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Sustainable Agriculture: Programs

Soil Chemical Characteristics

We often tend to associate soil fertility with chemical properties of soils. Soil chemical properties are affected by physical properties (organic matter and texture for example) and by soil biology. Soils in Georgia are old, meaning they are highly weathered. Thousands of years of physical and chemical weathering have taken the original parent materials and formed secondary minerals and colloids. Colloids include clay minerals, iron oxides, and humus. This part of the soil is high in surface area and therefore is the most reactive part of the soil.


There are many different types of clay minerals, each with different properties and effects on soils. In Georgia, kaolinite is the most common clay mineral. Relatively speaking, kaolinite is low in surface area and charge. This means that the clay minerals in our soils have little ability to retain nutrients or a low cation exchange capacity.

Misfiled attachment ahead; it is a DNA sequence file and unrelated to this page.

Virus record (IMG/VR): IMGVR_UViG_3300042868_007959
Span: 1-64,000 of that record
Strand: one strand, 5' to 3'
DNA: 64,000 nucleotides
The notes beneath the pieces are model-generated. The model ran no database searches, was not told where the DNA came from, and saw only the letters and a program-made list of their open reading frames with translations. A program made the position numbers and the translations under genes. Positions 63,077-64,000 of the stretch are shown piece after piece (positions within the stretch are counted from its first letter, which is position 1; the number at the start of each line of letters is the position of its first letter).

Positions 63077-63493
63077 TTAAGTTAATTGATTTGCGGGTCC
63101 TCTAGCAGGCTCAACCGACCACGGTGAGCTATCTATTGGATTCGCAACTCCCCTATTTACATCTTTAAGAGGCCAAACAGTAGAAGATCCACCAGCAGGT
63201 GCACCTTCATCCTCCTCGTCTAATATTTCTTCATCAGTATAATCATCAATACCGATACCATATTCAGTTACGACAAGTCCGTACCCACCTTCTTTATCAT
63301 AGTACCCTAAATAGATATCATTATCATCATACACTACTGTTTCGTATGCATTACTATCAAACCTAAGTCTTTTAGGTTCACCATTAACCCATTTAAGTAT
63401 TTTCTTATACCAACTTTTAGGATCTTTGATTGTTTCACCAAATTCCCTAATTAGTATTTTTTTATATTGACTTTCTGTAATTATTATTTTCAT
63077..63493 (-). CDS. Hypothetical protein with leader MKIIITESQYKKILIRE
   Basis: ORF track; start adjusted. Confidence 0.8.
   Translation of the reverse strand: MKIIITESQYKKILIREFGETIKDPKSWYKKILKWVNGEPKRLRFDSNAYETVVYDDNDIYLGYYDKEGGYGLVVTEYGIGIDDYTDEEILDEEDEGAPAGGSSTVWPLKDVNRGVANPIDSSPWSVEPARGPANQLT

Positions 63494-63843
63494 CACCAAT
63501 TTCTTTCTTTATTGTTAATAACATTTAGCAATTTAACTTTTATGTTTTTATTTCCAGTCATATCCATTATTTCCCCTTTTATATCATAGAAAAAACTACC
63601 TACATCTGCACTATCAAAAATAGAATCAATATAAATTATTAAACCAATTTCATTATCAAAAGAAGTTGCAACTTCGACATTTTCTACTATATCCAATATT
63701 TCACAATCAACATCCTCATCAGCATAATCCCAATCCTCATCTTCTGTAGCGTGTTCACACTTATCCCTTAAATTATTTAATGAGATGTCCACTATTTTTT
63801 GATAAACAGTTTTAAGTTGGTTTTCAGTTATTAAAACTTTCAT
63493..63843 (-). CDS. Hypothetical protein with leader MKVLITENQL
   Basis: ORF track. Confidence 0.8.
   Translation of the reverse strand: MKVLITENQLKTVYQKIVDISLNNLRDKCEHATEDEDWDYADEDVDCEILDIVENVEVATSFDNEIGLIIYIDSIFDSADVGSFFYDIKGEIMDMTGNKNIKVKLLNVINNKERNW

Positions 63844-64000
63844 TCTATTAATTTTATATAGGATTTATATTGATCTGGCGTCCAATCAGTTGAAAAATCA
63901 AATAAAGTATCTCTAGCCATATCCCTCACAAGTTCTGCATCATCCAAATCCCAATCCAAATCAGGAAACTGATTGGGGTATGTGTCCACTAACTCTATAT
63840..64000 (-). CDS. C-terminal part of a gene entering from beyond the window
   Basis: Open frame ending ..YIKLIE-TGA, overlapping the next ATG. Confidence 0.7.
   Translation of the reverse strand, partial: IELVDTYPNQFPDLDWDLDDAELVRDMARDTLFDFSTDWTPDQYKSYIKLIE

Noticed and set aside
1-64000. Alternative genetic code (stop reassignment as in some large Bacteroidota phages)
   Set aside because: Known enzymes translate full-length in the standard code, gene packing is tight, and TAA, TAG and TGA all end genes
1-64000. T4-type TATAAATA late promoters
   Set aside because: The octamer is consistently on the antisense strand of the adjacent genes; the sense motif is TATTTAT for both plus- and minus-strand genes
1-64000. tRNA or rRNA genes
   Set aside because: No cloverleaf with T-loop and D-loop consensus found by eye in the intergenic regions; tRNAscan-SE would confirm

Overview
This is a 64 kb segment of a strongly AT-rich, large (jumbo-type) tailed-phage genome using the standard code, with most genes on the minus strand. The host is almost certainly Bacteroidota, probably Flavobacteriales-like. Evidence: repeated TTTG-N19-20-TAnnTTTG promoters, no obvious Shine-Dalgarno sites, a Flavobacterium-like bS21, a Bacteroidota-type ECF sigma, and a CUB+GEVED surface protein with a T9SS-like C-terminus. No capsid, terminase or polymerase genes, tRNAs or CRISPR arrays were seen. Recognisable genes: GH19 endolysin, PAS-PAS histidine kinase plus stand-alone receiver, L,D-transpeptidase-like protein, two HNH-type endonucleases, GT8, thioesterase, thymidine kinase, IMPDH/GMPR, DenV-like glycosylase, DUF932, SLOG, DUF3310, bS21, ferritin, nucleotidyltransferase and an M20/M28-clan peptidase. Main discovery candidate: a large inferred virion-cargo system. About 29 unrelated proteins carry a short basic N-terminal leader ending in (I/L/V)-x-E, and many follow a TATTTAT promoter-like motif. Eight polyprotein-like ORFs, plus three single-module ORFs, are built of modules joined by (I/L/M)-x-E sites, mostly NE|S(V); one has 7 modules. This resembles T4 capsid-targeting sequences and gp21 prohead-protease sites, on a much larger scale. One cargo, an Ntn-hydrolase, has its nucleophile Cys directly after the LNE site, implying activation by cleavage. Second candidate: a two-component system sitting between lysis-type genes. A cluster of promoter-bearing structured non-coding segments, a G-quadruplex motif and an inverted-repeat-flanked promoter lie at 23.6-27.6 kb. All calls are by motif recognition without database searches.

Picture of a bucket and soil sampling deviceCation exchange capacity (CEC) is the ability of a soil to retain nutrients. Cations are positively charged ions such as calcium (Ca++), magnesium (Mg++), and potassium (K+). Because soils in Georgia are sandy or typically have clays with low CEC, management is important to maximize sustainability. Liming increases CEC by allowing ions such as calcium, potassium and others to bind to iron oxides. Soil organic matter (SOM) also has an important impact on increasing CEC and improving soil fertility. SOM is more chemically complex than iron oxides, and can hold several different chemical groups that have different optimal pH ranges. The take-home message for improving the fertility in soils and retaining nutrients is to increase the amount of SOM in your soil to provide more sites for nutrient retention and keep soil pH (range of 6.0-6.5 for most plants) to maintain a healthy amount of nutrients available to plants. You can determine the fertility of your soil by collecting soil samples and having them analyzed by a lab (More info ).